Essays in Honour of Peter Lloyd, Volume II
Edited by Sisira Jayasuriya
Chapter 11: The surge in US imports, 1995 - 2001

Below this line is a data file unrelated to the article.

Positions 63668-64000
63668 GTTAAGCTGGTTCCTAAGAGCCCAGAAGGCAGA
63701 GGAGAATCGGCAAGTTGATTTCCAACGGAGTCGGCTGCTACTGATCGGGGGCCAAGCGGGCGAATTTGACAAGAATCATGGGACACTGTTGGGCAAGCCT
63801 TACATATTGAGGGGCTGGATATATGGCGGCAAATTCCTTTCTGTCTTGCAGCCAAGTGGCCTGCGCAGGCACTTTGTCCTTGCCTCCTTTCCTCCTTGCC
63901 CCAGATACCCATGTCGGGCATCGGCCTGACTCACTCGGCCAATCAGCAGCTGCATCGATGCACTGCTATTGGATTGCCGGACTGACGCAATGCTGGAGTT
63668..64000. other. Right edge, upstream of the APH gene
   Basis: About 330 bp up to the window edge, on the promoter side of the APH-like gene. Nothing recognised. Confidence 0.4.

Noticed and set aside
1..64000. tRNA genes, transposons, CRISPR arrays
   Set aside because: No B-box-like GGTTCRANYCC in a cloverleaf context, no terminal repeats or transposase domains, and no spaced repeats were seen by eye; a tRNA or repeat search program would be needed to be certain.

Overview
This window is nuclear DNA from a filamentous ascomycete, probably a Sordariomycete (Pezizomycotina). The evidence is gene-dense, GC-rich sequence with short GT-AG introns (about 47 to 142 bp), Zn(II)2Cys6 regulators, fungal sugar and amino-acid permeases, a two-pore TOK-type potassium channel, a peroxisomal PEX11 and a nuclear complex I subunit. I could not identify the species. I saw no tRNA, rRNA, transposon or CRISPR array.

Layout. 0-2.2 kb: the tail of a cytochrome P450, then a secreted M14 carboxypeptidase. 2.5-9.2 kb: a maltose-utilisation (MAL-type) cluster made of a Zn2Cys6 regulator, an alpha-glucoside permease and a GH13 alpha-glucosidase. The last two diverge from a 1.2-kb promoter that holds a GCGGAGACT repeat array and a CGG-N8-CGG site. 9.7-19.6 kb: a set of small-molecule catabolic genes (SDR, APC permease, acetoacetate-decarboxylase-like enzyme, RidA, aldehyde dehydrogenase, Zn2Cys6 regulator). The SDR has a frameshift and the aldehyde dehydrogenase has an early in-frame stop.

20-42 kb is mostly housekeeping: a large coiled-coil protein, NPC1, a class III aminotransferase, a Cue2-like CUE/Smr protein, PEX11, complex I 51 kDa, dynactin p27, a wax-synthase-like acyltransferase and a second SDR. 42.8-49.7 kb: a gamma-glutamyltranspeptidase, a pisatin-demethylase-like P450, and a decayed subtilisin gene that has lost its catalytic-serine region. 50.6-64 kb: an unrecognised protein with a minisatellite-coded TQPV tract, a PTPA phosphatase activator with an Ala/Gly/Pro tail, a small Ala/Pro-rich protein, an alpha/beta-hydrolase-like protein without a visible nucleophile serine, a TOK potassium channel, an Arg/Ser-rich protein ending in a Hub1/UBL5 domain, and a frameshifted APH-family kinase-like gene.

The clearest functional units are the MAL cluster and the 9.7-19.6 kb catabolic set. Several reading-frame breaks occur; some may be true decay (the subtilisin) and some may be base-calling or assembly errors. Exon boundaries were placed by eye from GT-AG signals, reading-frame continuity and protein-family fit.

11. The surge in US imports, 1995–2001 Mordechai E. Kreinin 1. INTRODUCTION In 1987, after six straight years of large current account deﬁcits, the USA became a net debtor country. In year 2001, the trade deﬁcit was $426 billion and the current account deﬁcit reached $417 billion (over 4 per cent of GDP). It was financed by a capital account surplus of over $400 billion and a small rise in foreign oﬃcial reserves.1 (Imports declined somewhat from 2000 to 2001, reﬂecting the slowdown in the economy.) By year 2000 the US net foreign debt position reached $1.8 trillion – about 18 per cent of GDP. The sustainability of these large current account deﬁcits and their potential consequences have been a matter of discussion in the literature. But their root cause has been attributed to the large trade deﬁcits propelled by diﬀerential growth rates in the USA and abroad.2 In particular the massive growth in US imports, to $1223 billion in 2000, is said to be the result of an income eﬀect; to wit, the rapid growth of the economy between 1995 and 2000, with real GDP rising at over 4 per cent per year. By comparison, US exports were hampered by stagnation and crisis elsewhere in the late 1990s. In short, the surge in US imports is explained by the usual independent variables in the importdemand function. Indeed, all the evidence points to the growth eﬀect on US consumers and...
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